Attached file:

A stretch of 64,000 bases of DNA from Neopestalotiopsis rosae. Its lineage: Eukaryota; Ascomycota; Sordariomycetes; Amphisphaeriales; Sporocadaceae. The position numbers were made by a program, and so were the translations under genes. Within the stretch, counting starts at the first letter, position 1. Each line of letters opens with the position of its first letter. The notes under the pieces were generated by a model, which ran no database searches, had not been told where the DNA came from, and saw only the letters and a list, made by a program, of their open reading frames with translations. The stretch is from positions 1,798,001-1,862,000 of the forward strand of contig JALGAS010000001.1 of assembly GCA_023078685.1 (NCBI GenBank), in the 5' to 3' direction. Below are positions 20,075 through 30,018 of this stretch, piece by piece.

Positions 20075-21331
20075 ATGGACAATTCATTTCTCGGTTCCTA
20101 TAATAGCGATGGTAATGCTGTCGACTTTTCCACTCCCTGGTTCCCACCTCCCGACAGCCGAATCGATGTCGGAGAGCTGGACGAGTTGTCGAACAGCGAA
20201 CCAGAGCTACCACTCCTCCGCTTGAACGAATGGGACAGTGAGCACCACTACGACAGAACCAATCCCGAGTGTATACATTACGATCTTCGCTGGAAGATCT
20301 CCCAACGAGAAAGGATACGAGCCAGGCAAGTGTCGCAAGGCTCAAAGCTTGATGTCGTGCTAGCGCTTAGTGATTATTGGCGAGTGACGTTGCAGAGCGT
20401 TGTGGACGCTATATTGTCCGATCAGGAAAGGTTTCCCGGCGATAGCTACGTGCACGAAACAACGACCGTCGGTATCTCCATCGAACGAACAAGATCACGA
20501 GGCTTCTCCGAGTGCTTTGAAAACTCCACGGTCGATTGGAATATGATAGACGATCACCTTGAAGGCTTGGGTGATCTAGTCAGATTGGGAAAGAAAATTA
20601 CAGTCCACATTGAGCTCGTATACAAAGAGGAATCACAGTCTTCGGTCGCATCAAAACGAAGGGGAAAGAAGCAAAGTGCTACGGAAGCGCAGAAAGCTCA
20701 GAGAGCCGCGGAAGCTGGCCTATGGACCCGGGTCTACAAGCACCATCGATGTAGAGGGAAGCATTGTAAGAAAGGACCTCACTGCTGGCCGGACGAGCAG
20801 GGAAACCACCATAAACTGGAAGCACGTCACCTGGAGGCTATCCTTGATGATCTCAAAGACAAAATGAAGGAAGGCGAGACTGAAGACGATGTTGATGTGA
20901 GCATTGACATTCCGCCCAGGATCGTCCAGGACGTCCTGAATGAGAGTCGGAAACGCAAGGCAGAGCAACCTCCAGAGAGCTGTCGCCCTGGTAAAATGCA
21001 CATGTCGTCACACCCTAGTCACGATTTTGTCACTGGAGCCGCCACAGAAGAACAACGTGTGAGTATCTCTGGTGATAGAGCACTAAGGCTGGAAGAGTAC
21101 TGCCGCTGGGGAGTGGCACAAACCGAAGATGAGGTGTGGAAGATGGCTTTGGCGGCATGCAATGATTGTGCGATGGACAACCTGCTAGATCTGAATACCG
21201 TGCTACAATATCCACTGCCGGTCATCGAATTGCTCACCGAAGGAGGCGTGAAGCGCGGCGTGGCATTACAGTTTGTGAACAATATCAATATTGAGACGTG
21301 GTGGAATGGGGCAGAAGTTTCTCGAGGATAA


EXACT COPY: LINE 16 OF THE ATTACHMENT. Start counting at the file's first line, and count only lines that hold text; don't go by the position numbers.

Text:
21301 GTGGAATGGGGCAGAAGTTTCTCGAGGATAA